Pete Maki won the student government (SG) seat for president with the help of one of the largest voting turnouts in UM. The elections commission announced Wednesday at the Rathskeller that Maki’s entire ticket of “Power. Pride. Change,” had been elected.
A total of 1,967 students voted earlier in the week, one of the largest voting turnouts ever at UM. Maki, who also ran in last year’s SG presidential election, received 1,118 of the votes.
“It was a 300 vote difference and that’s absolutely incredible,” Maki said afterward. “I didn’t know that I knew over 1,000 people. I think that [the voter turnout]is a good way to show how public the people on our ticket are and how many people we’ll be able to represent.”
Reminiscent of the November U.S. presidential elections, the Rat seemed divided by a swarm of blue and red T-shirts during the announcements.
“I’m shaking still. I’m so excited and grateful to everyone,” Paula Georg, SG vice-president-elect, said. “The other team worked so hard as well. I just want to send a big thank you.”
Ciara Mohamed, SG treasurer-elect, was in class when the results were announced. Her campaign sent her a cell phone text message letting her know that she had won. Friends and supporters of the campaign shook hands and toasted one another over pitchers of beer after the announcements were made.
|SG ELECTION RESULTS|
Pete Maki 1118
Pamela Schiess 849
Referenda and Senators
“I think we ran a great campaign and I am so thankful for everyone who committed time and effort to this ticket,” Pamela Schiess, candidate for SG president, said. “Congrats to Pete Maki.”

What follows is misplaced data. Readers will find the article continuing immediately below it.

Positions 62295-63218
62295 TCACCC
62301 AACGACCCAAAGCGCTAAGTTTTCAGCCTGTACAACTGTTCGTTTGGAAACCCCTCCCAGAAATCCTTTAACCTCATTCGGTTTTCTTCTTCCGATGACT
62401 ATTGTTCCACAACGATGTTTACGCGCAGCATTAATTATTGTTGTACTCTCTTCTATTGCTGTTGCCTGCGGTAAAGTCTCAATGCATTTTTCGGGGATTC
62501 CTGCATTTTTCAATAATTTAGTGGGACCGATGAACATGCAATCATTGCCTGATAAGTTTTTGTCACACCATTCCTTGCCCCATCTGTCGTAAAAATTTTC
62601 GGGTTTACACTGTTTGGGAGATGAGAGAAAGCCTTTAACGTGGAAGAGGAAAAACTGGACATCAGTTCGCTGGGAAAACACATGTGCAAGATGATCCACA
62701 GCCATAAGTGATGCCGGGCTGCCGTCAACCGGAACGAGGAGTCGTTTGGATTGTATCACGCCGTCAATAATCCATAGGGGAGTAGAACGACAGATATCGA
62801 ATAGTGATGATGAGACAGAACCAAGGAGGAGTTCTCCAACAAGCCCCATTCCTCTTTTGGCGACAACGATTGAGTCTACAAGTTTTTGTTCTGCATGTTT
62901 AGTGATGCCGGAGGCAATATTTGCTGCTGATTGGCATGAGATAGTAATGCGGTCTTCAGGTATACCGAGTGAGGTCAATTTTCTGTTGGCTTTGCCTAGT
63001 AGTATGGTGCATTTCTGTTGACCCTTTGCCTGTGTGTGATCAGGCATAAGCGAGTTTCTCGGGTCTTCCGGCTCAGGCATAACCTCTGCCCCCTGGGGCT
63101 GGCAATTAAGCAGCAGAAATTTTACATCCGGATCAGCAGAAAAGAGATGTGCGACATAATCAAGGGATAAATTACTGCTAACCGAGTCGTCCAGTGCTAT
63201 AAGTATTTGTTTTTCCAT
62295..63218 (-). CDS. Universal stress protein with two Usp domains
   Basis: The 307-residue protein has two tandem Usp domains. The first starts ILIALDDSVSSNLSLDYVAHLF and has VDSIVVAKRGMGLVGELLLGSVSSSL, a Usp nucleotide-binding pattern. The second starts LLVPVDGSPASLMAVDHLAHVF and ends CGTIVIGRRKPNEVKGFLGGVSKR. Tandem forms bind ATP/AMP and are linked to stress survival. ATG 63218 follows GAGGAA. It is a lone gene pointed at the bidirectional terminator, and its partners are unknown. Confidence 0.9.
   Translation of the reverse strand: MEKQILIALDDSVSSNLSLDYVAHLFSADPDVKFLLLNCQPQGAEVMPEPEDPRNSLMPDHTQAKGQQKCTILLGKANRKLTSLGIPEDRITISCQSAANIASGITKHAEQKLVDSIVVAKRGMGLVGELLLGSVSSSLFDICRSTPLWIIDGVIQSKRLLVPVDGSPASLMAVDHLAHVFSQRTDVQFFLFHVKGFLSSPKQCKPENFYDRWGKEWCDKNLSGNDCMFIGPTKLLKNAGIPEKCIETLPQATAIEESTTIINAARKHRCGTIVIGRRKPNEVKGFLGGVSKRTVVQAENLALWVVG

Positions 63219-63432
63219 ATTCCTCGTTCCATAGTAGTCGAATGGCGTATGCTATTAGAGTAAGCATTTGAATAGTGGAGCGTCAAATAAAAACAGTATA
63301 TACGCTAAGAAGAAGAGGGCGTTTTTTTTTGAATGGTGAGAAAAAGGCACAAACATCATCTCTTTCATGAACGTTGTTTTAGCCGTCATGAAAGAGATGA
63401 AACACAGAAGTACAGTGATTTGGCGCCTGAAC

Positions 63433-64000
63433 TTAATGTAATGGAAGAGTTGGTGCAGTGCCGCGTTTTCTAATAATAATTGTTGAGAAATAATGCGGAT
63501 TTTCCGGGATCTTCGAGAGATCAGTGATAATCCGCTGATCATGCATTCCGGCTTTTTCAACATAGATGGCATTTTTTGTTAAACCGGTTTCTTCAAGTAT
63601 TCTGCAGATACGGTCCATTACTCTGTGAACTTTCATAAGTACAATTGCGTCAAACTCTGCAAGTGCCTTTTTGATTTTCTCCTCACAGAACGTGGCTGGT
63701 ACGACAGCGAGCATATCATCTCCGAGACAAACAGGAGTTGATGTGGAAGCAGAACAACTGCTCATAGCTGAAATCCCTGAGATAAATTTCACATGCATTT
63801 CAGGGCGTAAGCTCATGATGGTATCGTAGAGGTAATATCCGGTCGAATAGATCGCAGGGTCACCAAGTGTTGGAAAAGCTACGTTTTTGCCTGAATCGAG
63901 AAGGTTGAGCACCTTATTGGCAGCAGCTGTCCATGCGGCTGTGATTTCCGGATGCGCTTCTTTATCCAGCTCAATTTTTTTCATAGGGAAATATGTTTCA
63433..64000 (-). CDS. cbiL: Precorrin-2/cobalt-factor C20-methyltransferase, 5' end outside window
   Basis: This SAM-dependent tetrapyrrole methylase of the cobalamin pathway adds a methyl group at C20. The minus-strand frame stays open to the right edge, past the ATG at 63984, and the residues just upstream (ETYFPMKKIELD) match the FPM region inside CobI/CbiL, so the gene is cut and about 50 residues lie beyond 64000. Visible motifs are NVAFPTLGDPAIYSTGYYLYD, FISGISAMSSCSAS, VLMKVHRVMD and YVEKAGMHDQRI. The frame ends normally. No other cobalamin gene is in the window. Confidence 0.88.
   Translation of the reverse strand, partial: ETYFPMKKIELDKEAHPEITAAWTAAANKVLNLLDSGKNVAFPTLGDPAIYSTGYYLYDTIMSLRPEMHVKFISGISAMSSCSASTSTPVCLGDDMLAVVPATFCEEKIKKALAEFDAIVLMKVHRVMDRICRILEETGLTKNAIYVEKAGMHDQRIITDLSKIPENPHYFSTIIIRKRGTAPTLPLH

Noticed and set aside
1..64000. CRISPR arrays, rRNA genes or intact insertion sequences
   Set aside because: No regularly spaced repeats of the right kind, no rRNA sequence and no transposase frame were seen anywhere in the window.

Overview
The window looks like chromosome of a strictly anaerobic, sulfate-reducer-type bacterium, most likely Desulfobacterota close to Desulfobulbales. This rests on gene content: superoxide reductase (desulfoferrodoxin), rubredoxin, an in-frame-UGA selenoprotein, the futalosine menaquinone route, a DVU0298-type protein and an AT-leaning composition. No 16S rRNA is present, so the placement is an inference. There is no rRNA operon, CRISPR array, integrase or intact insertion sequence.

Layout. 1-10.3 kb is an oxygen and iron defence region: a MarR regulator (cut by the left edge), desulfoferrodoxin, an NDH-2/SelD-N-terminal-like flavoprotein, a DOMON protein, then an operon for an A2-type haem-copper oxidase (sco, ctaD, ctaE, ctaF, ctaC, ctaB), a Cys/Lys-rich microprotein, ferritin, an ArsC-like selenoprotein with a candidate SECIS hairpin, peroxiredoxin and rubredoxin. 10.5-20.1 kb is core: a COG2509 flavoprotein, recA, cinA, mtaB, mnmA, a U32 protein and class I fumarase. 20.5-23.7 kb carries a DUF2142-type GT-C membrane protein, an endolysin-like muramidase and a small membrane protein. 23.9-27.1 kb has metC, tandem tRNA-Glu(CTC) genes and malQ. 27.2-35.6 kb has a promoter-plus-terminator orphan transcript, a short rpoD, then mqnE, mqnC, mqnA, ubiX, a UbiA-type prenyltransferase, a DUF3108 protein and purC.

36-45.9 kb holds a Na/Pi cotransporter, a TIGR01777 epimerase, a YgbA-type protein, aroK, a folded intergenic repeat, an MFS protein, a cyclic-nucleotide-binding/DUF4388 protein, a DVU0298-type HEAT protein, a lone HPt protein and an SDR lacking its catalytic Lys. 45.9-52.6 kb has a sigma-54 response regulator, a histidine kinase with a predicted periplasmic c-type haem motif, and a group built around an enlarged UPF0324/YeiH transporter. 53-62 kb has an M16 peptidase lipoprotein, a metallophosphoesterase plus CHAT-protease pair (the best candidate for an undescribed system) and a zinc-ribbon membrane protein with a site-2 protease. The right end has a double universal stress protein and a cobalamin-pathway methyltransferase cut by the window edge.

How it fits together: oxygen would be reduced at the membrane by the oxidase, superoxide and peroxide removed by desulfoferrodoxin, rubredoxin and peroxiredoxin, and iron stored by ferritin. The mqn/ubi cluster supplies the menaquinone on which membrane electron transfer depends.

“I feel they just beat us to the punch,” Aaron Brunner, SG candidate for vice-president, said. “They had better alliances than us. I thought we had a chance, but there must have been a lot of closet Maki voters. I have to say I’m disappointed.”
“It was a great experience,” said Gabriel Trujillo, SG candidate for treasurer. “It was my first year running, I learned a lot, and the best man always wins.”
Martin Cruz-Mesa, president of the elections commission, said that the efforts of the commission, combined with the campaigns of both tickets, contributed to an exceptionally high voter turnout.
“There was a lot of campaigning for people to vote and make sure that their vote mattered,” he said. “I think in general a lot of UM was proud to support their candidate.”
The outgoing Executive Board watched as the results were announced.
“I’m really excited that so many students came out to vote regardless of the number of candidates running,” Minal Ahson, SG vice-president, said. “It shows that the student body is getting more involved and aware of what happens on campus.”
Also announced were the SG Senate results and the referenda for WVUM and Confluence, the undergraduate humanities journal. Both referenda, which add $1 and $0.25, respectively, to the Student Activity Fee, passed.
“This is great, I’m glad we had so much support,” Chris Bennett, general manager for WVUM, said. “I knew the students cared, but I didn’t know they cared this much. I’m glad my feeling is reaffirmed.”
Confluence was originally denied a place on the ballot by the Senate, but was able to obtain the slot through a petition of more than 800 student signatures.
“I feel like I won an Academy Award,” said Christina Guzman, editor-in-chief of the journal. “I expected to lose.”
Natalia Maldonado can be contacted a email@example.com.